Fil-Am Kamaka Hepa impresses college coaches, but passport issue hinders Gilas chance
College coaches, among them Ateneo's Tab Baldwin, Adamson's Franz Pumaren, and San Beda's Boyet Fernandez, watch Fil-Am Kanaka Hepa play from the MOA Arena stands. Jaime Campos

COACHES were left impressed after seeing Fil-American Kamaka Hepa make his Philippine debut during Tuesday’s NBTC National High School Championship at the Mall of Asia Arena.

Several top UAAP and NCAA coaches were in attendance on Tuesday morning, watching from the stands while the 6-9 Hepa led Filam Sports USA squad against many-time NCAA champion San Beda.

Among the head coaches present were Tab Baldwin of Ateneo, Franz Pumaren of Adamson, Olsen Racela of Far Eastern University, Boyet Fernandez of San Beda, and TY Tang of College of Saint Benilde.

Hepa's team dropped a 76-80 loss to the Red Cubs, but the 17-year-old proved as good as advertised as he scored 27 points to go with 13 rebounds, five assists, and seven blocks.

Hepa has been in the radar of local college teams for a few years now. The son of a half-Filipino father, Hepa is seen as a potential NCAA Division 1 player and was labeled as the United States’ No. 29 prospect for the Class of 2018 by website 247 Sports last year.

San Beda Red Cubs coach JB Sison said scouts will definitely go after the teenager following his impressive display.

“Malamang maraming scouts ngayon. Siguradong pag-aagawan siya. Busy ngayon ‘yung phone niya sigurado,” said Sison after facing Hepa and his team on Tuesday.

[See Fil-Am Kamaka Hepa makes a splash in Philippine debut]

Hepa should also be a top prospect for the Philippine team, but the teenager is unlikely to own a Philippine passport after saying he only learned enough about his Filipino roots prior to making the trip to the country.

His father Roland is half-Filipino while his grandparents trace their roots to Asingan, Pangasinan.

However, acquiring a Philippine passport before turning 16 is a must for players hoping to represent the country in international tournaments.

“My father is a half-Filipino and I’m actually not too sure because he hasn’t talked to me much about it. When I told him about this trip, that’s when he started to explain more about it. But he hasn’t told me too much,” said Hepa.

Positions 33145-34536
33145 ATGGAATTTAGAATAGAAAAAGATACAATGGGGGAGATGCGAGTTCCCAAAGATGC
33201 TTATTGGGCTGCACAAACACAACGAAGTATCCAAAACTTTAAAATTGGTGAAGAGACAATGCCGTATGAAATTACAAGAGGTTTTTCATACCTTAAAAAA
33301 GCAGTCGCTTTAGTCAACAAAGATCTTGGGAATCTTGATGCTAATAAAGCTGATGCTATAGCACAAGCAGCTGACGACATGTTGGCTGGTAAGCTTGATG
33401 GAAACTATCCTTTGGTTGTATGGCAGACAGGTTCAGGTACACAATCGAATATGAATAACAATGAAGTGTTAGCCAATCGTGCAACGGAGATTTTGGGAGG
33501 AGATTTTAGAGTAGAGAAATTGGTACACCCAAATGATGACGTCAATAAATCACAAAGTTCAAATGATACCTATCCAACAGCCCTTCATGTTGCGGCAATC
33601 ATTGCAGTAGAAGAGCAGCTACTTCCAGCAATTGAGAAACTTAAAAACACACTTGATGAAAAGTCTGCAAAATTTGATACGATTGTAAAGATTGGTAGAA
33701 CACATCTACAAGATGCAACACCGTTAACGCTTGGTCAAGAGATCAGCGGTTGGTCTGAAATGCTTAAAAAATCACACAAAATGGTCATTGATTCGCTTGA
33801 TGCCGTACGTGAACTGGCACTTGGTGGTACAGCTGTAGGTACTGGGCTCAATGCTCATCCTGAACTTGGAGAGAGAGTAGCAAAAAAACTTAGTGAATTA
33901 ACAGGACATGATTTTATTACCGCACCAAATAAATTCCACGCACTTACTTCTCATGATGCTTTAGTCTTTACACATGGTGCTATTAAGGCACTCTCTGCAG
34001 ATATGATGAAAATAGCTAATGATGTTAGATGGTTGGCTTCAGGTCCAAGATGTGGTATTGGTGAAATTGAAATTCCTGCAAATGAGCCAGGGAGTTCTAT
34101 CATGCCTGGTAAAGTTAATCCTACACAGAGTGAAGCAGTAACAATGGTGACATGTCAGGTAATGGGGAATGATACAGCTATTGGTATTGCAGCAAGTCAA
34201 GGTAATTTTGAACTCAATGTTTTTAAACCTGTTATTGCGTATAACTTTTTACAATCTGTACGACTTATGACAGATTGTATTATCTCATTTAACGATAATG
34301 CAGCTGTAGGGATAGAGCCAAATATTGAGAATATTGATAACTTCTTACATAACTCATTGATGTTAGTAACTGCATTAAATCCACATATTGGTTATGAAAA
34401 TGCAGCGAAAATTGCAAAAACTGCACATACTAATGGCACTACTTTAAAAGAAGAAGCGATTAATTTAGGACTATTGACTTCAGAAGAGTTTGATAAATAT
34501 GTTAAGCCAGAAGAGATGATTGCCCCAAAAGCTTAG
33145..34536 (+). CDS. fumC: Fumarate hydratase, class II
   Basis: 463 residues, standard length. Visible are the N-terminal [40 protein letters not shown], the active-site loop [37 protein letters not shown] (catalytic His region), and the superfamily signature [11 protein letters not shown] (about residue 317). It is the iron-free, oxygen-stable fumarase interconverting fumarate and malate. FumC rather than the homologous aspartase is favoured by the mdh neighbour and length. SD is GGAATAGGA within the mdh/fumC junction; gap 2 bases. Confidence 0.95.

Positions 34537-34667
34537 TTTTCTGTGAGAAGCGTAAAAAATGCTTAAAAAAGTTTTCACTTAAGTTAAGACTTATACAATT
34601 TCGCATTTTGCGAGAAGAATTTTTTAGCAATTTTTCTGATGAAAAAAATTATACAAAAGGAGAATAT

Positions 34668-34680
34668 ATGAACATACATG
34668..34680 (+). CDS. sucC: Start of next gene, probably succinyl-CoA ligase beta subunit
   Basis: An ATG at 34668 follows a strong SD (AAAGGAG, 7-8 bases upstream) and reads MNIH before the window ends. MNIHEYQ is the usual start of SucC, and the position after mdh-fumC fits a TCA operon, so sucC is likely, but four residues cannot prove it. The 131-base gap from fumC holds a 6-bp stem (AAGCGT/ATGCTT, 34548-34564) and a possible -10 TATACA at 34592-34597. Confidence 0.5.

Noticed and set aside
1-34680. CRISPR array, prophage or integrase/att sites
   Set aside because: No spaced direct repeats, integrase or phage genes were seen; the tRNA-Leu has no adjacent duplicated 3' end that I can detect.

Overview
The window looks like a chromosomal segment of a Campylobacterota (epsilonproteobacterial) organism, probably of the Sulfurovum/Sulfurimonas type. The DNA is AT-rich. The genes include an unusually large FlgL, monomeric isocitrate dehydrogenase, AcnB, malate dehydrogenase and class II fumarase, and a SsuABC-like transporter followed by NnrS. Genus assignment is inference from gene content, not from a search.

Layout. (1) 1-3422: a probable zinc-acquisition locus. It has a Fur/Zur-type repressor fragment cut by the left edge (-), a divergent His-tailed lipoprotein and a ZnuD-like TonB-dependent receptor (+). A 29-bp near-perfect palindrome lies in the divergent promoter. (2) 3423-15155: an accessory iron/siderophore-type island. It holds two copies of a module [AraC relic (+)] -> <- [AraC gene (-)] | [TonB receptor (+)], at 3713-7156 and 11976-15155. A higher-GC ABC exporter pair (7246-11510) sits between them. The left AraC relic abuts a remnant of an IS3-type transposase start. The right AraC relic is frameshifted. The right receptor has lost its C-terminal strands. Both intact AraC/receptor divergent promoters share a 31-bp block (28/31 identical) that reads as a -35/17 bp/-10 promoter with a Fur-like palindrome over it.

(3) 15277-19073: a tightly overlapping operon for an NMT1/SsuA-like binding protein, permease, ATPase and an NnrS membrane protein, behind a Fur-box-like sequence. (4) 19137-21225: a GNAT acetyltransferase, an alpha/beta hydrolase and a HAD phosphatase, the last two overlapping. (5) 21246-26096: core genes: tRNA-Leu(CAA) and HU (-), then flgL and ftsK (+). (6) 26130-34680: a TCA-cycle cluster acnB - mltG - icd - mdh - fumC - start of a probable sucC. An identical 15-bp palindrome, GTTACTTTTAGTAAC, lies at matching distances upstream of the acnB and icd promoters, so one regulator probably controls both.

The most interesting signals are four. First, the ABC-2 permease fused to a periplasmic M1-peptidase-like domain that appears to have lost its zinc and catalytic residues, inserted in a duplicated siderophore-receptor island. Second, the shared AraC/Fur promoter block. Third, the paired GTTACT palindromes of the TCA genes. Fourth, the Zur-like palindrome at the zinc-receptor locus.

Still, coaches see Hepa as a major asset for any local college team owing to his athleticism and versatility.

“Kanaka Hepa can definitely play here. I heard he has so many offers from Division 1 schools in the US. He is very agile and an athletic big man,” said Fernandez.

Hepa said he was unaware that Filipino college coaches were in the stands on Tuesday, but said he wasn’t entirely satisfied with his play as he put the blame on fatigue and foul trouble.


"I thought I did okay but I was a little bit tired because I’m not used to 10-minute quarters. But it was a fun game to play with my teammates. It was our first time playing together. It was nice to build chemistry,” said Hepa.

Sison said Hepa will definitely be an even better player once he learns the Filipino brand of basketball.

“May basics eh. Kung linagay mo siya dito, lalagyan mo lang ng experience sa game ng larong Pinoy, mas magiging magaling siya. Pero ‘yung talent and skill, nandoon tapos may height pa. Sobrang laki ng upside,” said Sison.

Fernandez said Hepa can make an immediate impact for any Philippine-based school that can recruit him.

“He will be an asset to any school here,” said Fernandez.

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